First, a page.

INDEPENDENCE – Ultimately, we would like to achieve healthy independence for our little ones. When choosing feeding utensils, for example, keep in mind – you want this to be a fun experience, which means baby will get involved as much as they can to practice their newfound abilities. To aid in this, have smaller sized spoons with a wider neck and bowl of the spoon itself. This helps with easy handling and may prevent pushing the spoon too far in the mouth (see Munchkin feeding accessories).
Be patient as your child learns this wonderful skill – include them in family mealtimes as a social experience so they can model what they see and eventually learn to eat independently. Remember kids will more likely model what they see than what they are told!
Our Solids Journey Update: Where are we now?
It was tricky, I definitely needed to start M on solids as he was a lot more hungry and all the signs indicated readiness. So we did. It was so much fun starting out, but then meal prep became a shlep for a little while. We picked it up again by prepping for a whole week at a time OR when making my own food, I would leave a piece of sweet potato, pumpkin or even egg aside to mash for him. (I usually do not cook with salt. It is recommended NOT to add any salt to baby’s food!) This worked so much better for us! We’re now on 2 solid meals a day and 1 snack in between.
Breakfast and Lunch
After a light morning feed (if really necessary), we’d get up, start our morning routine and get ready for breakfast. Breakfast would range from single or mixed pureed/mashed fruits, such as berries, banana, apple, etc or mashed up hash-brown and eggs as well. I usually leave aside a piece of whatever I am eating for breakfast (which is usually appropriate) and mash it up for him.
Lunch would include mashed veggies or meat. We started out with sweet potatoes and M loved this! We now have butternut, carrot, pumpkin, spinach, etc, blended meat, mashed up chicken, and lentil mixtures too. One of the main nutritional needs for babies would be iron-rich foods as their iron stores do decrease with less breast milk/formula intake.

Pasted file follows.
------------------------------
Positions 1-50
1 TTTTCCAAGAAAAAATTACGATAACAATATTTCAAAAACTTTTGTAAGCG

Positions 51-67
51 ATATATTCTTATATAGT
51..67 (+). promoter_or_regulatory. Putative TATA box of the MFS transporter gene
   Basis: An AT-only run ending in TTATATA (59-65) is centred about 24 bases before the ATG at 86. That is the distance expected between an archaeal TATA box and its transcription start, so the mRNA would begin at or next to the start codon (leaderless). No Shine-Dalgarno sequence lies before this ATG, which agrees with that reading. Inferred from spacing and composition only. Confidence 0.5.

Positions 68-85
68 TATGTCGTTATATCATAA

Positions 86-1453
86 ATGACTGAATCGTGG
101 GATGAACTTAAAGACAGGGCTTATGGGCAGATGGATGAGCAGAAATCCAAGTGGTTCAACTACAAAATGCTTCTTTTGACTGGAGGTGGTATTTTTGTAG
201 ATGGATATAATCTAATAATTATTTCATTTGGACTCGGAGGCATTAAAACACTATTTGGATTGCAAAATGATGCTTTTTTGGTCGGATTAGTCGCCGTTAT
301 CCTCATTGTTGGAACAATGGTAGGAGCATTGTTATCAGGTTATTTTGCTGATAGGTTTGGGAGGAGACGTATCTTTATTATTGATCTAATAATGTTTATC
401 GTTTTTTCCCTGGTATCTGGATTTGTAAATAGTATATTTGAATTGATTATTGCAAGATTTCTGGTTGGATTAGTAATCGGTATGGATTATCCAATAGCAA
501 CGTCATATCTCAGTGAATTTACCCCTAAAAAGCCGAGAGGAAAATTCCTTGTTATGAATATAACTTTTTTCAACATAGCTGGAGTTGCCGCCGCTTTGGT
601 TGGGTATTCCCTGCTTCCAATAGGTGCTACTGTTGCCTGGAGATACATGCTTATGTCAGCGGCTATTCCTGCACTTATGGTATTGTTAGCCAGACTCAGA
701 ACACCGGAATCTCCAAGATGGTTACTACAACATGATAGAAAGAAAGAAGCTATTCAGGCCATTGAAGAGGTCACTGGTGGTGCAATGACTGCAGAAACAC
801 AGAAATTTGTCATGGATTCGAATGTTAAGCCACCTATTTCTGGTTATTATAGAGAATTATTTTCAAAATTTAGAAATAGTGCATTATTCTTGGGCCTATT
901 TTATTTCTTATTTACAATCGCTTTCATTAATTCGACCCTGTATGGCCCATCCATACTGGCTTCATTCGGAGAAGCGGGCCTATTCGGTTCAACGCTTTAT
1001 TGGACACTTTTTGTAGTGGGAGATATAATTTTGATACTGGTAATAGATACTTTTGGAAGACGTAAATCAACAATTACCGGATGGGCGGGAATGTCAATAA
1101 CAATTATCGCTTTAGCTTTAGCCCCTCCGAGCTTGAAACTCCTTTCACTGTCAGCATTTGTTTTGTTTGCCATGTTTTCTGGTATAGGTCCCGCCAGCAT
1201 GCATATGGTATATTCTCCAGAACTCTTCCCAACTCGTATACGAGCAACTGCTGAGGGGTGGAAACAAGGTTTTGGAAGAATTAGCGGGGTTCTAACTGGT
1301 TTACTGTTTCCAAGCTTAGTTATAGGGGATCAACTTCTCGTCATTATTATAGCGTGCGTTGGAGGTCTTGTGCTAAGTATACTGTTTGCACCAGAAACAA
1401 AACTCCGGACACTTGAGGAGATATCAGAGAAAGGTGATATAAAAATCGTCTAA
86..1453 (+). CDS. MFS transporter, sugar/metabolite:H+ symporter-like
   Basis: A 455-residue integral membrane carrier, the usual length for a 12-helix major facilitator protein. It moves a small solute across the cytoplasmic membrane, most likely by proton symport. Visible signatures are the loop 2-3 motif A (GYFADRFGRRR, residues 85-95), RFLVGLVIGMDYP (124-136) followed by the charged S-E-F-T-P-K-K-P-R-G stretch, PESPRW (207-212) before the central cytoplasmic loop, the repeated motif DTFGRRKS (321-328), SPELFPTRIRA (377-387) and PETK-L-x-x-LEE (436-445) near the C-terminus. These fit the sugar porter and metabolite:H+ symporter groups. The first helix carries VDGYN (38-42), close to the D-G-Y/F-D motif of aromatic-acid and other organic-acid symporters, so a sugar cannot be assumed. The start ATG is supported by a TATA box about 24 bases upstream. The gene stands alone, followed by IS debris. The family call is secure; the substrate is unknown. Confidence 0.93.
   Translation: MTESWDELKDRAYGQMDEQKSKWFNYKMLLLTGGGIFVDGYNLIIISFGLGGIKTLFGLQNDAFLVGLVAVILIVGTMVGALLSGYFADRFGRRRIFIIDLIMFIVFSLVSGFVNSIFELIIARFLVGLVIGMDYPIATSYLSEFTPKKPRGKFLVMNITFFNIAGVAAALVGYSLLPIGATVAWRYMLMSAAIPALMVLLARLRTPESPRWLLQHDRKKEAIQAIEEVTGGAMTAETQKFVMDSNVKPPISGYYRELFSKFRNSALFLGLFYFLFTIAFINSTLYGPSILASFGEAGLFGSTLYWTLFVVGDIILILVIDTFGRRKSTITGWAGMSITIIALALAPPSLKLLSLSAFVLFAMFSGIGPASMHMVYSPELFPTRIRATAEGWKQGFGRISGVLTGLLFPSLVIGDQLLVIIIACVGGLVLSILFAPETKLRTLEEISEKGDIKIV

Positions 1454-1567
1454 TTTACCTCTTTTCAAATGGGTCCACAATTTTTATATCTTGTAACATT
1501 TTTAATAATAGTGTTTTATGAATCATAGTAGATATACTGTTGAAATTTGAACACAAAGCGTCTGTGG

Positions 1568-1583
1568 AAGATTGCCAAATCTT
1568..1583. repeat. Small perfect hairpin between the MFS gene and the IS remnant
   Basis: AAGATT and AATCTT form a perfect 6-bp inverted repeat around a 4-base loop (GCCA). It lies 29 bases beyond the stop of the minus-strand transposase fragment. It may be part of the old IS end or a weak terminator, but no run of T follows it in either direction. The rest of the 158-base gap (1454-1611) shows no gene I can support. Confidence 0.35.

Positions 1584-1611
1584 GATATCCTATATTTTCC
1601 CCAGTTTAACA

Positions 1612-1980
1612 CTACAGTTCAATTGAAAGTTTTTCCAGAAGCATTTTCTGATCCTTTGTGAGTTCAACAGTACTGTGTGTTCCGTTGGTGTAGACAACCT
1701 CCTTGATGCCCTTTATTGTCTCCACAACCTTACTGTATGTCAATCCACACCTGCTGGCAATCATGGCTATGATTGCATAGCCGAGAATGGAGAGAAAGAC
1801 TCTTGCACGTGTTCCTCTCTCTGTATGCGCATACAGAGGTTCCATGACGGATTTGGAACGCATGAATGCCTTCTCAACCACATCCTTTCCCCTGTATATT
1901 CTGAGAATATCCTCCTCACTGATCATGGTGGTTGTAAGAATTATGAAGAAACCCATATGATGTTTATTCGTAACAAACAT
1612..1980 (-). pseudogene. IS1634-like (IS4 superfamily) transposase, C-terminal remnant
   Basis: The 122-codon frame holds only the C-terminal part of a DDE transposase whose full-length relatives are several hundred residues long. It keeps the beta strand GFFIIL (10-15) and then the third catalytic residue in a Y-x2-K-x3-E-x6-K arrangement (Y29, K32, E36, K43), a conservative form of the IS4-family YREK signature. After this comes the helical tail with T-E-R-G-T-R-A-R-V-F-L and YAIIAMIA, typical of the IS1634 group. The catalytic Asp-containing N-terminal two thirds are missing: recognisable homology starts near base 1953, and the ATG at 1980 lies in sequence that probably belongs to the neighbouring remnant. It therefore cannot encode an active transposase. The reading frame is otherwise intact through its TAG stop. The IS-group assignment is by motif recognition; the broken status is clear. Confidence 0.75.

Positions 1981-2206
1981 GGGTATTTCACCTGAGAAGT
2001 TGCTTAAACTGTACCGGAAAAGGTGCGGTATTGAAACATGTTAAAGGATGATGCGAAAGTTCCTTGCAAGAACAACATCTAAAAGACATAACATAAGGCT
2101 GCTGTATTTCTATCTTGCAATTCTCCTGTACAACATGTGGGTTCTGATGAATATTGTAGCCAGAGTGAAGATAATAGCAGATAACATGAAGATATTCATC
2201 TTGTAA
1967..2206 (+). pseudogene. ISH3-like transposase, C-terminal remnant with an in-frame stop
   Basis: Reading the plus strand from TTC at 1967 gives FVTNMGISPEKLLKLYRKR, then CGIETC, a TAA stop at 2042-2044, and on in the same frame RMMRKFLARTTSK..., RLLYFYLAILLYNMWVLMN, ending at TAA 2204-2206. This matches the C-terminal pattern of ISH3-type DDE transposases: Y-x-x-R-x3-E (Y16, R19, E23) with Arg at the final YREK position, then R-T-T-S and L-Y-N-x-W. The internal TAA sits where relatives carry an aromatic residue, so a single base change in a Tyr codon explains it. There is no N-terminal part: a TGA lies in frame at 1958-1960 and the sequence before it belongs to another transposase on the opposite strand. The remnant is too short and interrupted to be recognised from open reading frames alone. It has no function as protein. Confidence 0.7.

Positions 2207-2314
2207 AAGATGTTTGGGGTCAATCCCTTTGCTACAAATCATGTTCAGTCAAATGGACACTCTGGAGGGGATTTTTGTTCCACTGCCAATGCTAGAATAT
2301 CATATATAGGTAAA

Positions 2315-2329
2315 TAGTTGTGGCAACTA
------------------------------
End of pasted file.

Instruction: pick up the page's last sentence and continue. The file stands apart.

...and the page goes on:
Another important thing to note is food allergies. It’s recommended to introduce allergenic foods earlier on in the weaning journey, rather than later. In fact, waiting to introduce these types of foods, can increase the risk for developing allergies in babies. We, fortunately, do not really have a history of food allergies in our family, so we were not too strict on waiting too long before introducing a new food. Usually introducing the same allergen food 3-4 times can give a good indication if there’s a reaction or not.
Side Note: It is not recommended to give your baby cow’s milk before they are a year old.
Includes avo, cucumber, berries, banana and other fruit/veggie that he can hold and munch on and practice his chewing skills. Fruits that may be too chewy for the age and stage he’s in, we’d place in the Munckin food feeder to prevent choking. We also loved trying out the SquishFood pouches for our snack time!
Occasionally, I’d prep for a whole week of meals for M, place them in a sealed container and store in the freezer. If I knew I’d be using it, I’d store in the fridge for 2-3 days max – usually, by then he would have finished them!
Here are a few basic things you may need before getting started:
- High chair – If you would like a post on how to choose a highchair – do leave me a comment!
- Feeding utensils – baby cutlery, baby bowls, plates that grip. We are currently using our 2-in-1 Grippo placemat-plate that stays put! So handy.
- Feeding bibs – we’re using our Hungr Hippo 2-in 1 apron-bib with a handy pocket feature to catch all the spills!
- Storage containers/bags or ice cube trays that actually seal (stores milk or food)
- Baby’s drinking cup
- Last but not least, of course, your recipes and ingredients!
Disclaimer: Please note that the information provided on this blog post is in no way an alternative to any medical advice. If you have any concerns, please contact your local paediatrician/doctor.
My name is Tasha-Leigh, I am a first-time single mama to my 6-month-old son and an occupational therapist with a passion for paediatrics, women and youth empowerment. I also enjoy writing as a liberating form of expression with the hopes that it may bring both inspiration and encouragement to all those who encounter it.